The border police refer these cases to the foreigners’ tribunals. If the tribunals deem the individuals under investigation to be foreigners, they may be held in Assam’s detention centres or deported to Bangladesh, the presumed country of origin. Since Bangladesh rarely accepts them as citizens, many of those declared foreigners in Assam have spent years in detention centres.
A senior officer from the Dhubri border police said they were exempted from the Right to Information Act and not bound to share any data or information on suspected foreigner cases.
“There are about 18,000 pending suspected foreigners’ cases in Dhubri as of today,” the officer said. According to him, no new cases have been initiated by them since 2018.
The current tranche of notices go back to cases from 1997-98, he said. About 450 such notices have been distributed across Dhubri district, he added. For years, these cases had mouldered in the police files. The official, who did not want to be identified, surmised that the sudden surge in notices might be related to the fact that the foreigners’ tribunal in Dhubri had recently added four new members, as the adjudicating officers are called. The sudden increase in manpower, he claimed, “boosts the functioning of the foreigners’ tribunal”.
According to the officer, most of those who received notices were Muslim, although a few were Bengali-speaking Hindus. “They have been asked to provide documents to prove identity and birth,” he said.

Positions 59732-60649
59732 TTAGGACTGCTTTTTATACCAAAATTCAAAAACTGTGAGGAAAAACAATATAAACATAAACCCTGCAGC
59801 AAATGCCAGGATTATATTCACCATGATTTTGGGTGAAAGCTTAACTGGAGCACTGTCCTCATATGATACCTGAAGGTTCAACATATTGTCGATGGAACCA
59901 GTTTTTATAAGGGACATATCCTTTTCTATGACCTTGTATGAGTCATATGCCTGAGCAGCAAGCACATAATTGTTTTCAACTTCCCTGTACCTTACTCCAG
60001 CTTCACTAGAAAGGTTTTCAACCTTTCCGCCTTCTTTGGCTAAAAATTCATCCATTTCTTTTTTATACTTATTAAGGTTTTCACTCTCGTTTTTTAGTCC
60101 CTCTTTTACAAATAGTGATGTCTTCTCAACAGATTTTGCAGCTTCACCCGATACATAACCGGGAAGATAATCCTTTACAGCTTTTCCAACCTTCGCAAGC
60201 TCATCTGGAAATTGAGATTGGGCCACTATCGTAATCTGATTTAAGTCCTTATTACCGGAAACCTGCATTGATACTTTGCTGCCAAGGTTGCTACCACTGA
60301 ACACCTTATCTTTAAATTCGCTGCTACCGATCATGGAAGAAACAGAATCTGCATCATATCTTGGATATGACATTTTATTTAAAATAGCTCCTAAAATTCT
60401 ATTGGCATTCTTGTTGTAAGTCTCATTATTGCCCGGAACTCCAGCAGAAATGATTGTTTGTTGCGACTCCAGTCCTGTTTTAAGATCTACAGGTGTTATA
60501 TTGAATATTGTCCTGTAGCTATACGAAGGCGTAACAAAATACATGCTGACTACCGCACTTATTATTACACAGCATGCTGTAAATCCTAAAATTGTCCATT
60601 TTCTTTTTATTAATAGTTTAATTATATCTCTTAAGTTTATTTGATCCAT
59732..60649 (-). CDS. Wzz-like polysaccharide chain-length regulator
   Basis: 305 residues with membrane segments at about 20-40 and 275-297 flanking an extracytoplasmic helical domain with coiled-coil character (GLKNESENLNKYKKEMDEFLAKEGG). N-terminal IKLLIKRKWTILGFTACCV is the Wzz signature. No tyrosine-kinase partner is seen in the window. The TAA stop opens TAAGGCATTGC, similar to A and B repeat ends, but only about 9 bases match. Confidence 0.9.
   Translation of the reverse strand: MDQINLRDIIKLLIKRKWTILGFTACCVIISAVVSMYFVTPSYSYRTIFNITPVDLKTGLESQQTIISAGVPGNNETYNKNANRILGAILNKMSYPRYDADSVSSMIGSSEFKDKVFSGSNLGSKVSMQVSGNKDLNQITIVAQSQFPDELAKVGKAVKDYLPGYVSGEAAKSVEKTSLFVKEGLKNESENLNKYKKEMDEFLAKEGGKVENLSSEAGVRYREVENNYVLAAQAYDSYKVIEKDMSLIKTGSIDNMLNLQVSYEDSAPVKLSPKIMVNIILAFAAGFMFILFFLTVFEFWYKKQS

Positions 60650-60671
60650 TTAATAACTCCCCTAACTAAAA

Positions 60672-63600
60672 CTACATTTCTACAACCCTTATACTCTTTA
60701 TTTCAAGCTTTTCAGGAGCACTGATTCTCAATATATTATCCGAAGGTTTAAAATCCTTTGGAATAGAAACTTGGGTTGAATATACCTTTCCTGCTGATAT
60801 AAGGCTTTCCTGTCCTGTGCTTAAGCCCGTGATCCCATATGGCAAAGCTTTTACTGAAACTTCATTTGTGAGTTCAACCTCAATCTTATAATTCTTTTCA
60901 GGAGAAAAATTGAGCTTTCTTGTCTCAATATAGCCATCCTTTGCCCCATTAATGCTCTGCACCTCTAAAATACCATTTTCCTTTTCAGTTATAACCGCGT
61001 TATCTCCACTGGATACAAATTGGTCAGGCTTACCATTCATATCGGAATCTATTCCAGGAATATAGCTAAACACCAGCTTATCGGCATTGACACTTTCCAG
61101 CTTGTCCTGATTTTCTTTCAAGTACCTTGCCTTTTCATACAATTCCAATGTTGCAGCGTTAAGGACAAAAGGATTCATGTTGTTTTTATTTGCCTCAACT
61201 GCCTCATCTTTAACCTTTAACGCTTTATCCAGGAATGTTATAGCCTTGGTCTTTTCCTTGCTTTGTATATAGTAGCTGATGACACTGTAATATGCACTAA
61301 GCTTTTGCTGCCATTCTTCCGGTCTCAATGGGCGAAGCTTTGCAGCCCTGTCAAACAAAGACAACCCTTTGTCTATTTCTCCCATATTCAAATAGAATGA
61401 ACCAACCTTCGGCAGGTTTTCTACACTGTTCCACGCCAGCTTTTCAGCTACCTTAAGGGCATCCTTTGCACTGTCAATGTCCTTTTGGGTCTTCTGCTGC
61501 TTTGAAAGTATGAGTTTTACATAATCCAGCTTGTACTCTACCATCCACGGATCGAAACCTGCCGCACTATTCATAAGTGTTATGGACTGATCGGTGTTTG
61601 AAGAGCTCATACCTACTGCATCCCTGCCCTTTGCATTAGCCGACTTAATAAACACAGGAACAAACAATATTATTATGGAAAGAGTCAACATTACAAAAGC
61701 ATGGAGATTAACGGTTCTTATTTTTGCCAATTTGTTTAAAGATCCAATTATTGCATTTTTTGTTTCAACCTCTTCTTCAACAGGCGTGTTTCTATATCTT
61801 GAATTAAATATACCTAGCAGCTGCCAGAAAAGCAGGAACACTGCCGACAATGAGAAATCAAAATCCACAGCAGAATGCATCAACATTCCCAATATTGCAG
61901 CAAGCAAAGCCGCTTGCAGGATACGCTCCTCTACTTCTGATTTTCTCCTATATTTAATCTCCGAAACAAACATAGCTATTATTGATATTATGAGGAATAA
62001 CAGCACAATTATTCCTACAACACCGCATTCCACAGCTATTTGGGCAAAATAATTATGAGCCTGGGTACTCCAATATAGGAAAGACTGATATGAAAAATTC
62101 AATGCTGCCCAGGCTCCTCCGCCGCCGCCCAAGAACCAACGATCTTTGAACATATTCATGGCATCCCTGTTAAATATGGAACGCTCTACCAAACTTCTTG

To be considered an Indian citizen in Assam, residents have to prove they or their ancestors had entered the state before March 25, 1971, the start of the Bangladesh war. In border districts like Dhubri, many Bengali-origin residents are often branded “illegal Bangladeshis”.
But, as Ali pointed out repeatedly, theirs was a Desi Muslim family.
In 1971, Sheikh was in Class 9 and Ali was in primary school in Assam. Their father, Bhutto Sheikh, had worked in the local panchayat office and after his death, the job had passed down to their youngest brother, who has been spared a border police notice.
All the brothers made it to the 2019 NRC, which was meant to be a certificate of citizenship and excluded over 19 lakh applicants in the state.
The notices against the family show that the cases were referred by Dhubri’s border police superintendent in 2002, when the border police allegedly conducted an inquiry into their antecedents and the family was unable to produce valid documents.
The family said they did not recall any such inquiry. They vaguely remember everyone in the village was summoned to the police station some 20 years ago but a lot of people paid no attention to the summons, and neither did they. Puzzled, they wonder if that is why they have been handed a notice now.
Ainul Hoque concedes there was an error in the names in the voter lists maintained by the Election Commission. First, Ali’s father’s name was Bhutto Sheikh but in the voter lists it is the same as his own – Sader Ali.
The family only discovered the error this year, when they were trying to link their voter identity cards with Aadhaar, the 12-digit biometric identification number.
“The [name in the] voter card was correct,” said Ainul Hoque. “But the booth level officer blamed us for the error and said that we had forged the voter ID.”
There was another discrepancy in the names in the electoral rolls, he said. In the 1985 voter list, Sader Ali’s name is “Abdul Sader”. After the electoral rolls were updated in 1997, it was correctly noted as “Sader Ali”.